Pop’s long-time secretary had moved to Galveston in July and we hadn’t found a replacement, so I was busy the next few days sorting and filing the backlog of papers that had accumulated. The good thing about that kind of work is that it gives you time to think, which I did a lot of–mostly about Clarry. However, something else was rolling around in my brain that I couldn’t quite pin down and it was about to drive me crazy. It wasn’t until Friday morning, when I came across some papers regarding the Bradford sisters transferring some of their property–including an automobile–to their niece, that everything clicked. I placed one call to the sheriff’s office to confirm what I already thought I knew, and then placed a second call to The Rocking H. Veraleene patched me through both times, which I was certain she would regret doing if I was right about everything.
Lottie picked up the phone at the ranch but told me Lester was out and wouldn’t be back until noon. I asked her to have him stop by the office as soon as possible and stressed that it was important. She promised to pass along the message.
And then I sat at my desk and waited.
I’d like to tell you that when Lottie walked through my door at 6:00 I was expecting her. Or that when I saw her, I immediately knew I’d jumped to the wrong conclusion. But neither of those things is true. No, it wasn’t until she pulled the Colt revolver from her purse that I knew something was seriously wrong with my theory.
“Come lock this door,” she said, turning off the light. “And don’t try anything funny; you know I’m a crack shot.”
I did know that; Ed had made sure all his kids could handle a gun. And as I walked past her and noted that we were roughly the same height, I also knew that once she’d put on that duster and cowboy hat, and tied a kerchief around her face, the folks on the train had no problem believing she was a man.
Lottie had me return to my chair but she remained standing, which had the barrel of her gun pointing directly at my forehead. She had that look in her eye that told me she had nothing left to lose. I’d seen that look on a fellow’s face in the war more than once, and it was never a good thing.
“Why are you here?” I asked, trying to sound calm.
“I’m here because you’re a smart fellow, Skeet. And once Les made that blunder in front of you about the car, I knew you’d figure things out. I suspect that’s why you called today.”
She was right. Earlier, when I was filing away those papers concerning the Bradford sisters transferring a car–a Model A–over to their niece, I realized I’d heard mention of another, different Model A recently–when Lester was talking about the car the robbers had driven. So I’d called the sheriff this afternoon and double-checked that no one on that train had actuallyseen the getaway vehicle, they’d only heard it start up and drive away. Lester knowing the model of the car was the thing I couldn’t quite put my finger on that had been troubling me since Monday.
It was also what made me jump to the conclusion that he was the one who’d robbed the train–probably with the aid of Jesse, I’d surmised. Since neither bandit spoke during the incident, I figured one of them had to be Jesse. I now knew, from Lottie herself, that the bandits stayed silent so no one would realize one of them was a woman. Lottie also told me that she’d figured out her family was broke and that she’d been present when Veraleene let slip the information about the bank delivery. And it was Joe Estes–who was more than a little taken with Lottie–who was her partner in crime.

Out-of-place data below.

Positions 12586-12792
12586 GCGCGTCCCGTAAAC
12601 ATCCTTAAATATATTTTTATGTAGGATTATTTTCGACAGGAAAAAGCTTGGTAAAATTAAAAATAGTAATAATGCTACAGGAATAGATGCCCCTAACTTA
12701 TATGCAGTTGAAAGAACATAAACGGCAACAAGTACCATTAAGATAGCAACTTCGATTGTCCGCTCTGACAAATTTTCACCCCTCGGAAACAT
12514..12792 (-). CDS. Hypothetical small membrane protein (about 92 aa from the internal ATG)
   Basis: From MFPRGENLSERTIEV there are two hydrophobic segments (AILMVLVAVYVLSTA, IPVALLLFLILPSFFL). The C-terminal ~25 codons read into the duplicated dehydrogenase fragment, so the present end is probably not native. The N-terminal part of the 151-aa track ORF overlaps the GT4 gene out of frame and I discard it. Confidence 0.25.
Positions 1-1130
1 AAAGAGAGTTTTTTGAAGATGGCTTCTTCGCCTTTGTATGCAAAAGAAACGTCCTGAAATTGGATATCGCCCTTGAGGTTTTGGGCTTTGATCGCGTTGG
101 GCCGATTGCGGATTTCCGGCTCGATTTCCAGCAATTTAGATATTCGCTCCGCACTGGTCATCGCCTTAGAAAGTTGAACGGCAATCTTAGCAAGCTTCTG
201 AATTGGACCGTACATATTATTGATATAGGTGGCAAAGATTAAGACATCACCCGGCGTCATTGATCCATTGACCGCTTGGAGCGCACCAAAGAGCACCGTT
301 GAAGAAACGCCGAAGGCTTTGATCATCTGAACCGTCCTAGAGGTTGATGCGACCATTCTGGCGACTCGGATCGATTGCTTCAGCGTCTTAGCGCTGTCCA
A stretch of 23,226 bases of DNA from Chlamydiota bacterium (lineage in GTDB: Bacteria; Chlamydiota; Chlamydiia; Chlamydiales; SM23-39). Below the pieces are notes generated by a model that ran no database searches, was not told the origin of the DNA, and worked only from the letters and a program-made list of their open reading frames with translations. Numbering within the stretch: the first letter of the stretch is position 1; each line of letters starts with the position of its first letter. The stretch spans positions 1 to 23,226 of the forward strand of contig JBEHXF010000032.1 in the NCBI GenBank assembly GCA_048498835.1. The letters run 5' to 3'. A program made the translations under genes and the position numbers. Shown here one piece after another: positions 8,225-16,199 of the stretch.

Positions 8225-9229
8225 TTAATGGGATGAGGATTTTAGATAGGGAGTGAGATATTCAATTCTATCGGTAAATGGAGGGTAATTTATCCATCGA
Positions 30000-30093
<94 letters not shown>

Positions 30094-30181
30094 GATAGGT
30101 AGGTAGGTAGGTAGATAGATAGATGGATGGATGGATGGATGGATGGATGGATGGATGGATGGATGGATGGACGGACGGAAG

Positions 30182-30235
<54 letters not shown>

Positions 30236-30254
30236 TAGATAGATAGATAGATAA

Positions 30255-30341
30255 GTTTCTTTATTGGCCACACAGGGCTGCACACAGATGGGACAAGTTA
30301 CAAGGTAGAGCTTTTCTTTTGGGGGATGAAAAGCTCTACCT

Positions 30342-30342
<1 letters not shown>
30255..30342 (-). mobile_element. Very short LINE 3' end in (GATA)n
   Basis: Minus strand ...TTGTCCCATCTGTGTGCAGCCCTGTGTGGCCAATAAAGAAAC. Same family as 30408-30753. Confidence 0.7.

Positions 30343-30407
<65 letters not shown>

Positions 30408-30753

“Les caught Joe and me returning that old car to the barn,” she said. “I told him what we’d done because I knew he’d never turn us in. And then I told him to go and call the sheriff and report the fire, because it would make us look like we were trying to be helpful. But then Dora Mae got him rattled here on Monday and he said too much.”
“What are you planning on doing now?” I asked
“Well, I have to keep you quiet,” she said, as if it were the most obvious thing in the world.
“Someone will hear the shot.”
“Not tonight, they won’t.” She looked at the clock on the wall, which read one minute until seven. “In a few seconds the carnival will open with those fireworks, just like it does every year. No one will hear anything.”
Lottie’s finger pulled back on the trigger of that Colt revolver just as the sound of fireworks filled the night air. But truly, the only thing I heard was Clarry’s voice yelling “duck, Skeet!” And I did. I felt the bullet fly past from behind me and I heard Lottie cry out as it found its target. I immediately jumped up from my desk and saw Lottie on the floor, a bloodstain on her right shoulder growing larger by the second. I unlocked the door, letting in the sheriff, who went to check on Lottie, and Clarry, who threw her arms around me and said “Skeet Thatcher, don’t you ever stand me up again.
I certainly got an earful from the sheriff and Clarry. Turns out, Veraleene had gotten nervous after listening in on my two phone calls and had confessed to Clarry that she’d told the Hildebrands about the bank delivery and that she didn’t trust “that highfalutin Lottie Hildebrand” one little bit. When I didn’t show up at 6:30, Clarry got worried and headed to my office. When she saw Lottie’s convertible parked out front, she grabbed the sheriff off the street and dragged him around back with her, telling him what she’d pieced together, which as it turned out, was pretty darn accurate. They’d arrived at my window in time to hear Lottie confess and to realize that she was crazy as a mad dog. The sheriff said the only way he could figure out to keep Lottie from killing me was to “wing her,” which he did nicely.
After the sheriff took Lottie away and we were left alone, Clarry confessed that she was having misgivings about shouting my name, figuring she could have messed things up. “But I couldn’t keep my mouth shut, Skeet. I just had to let you know that I was there.”
I held her by both shoulders and looked squarely into her eyes. “Clarry Gibson, if I ever want you to shut your mouth, I’ll let you know. By doing this.” And then I kissed her.
I guess I can say she’s my girl now.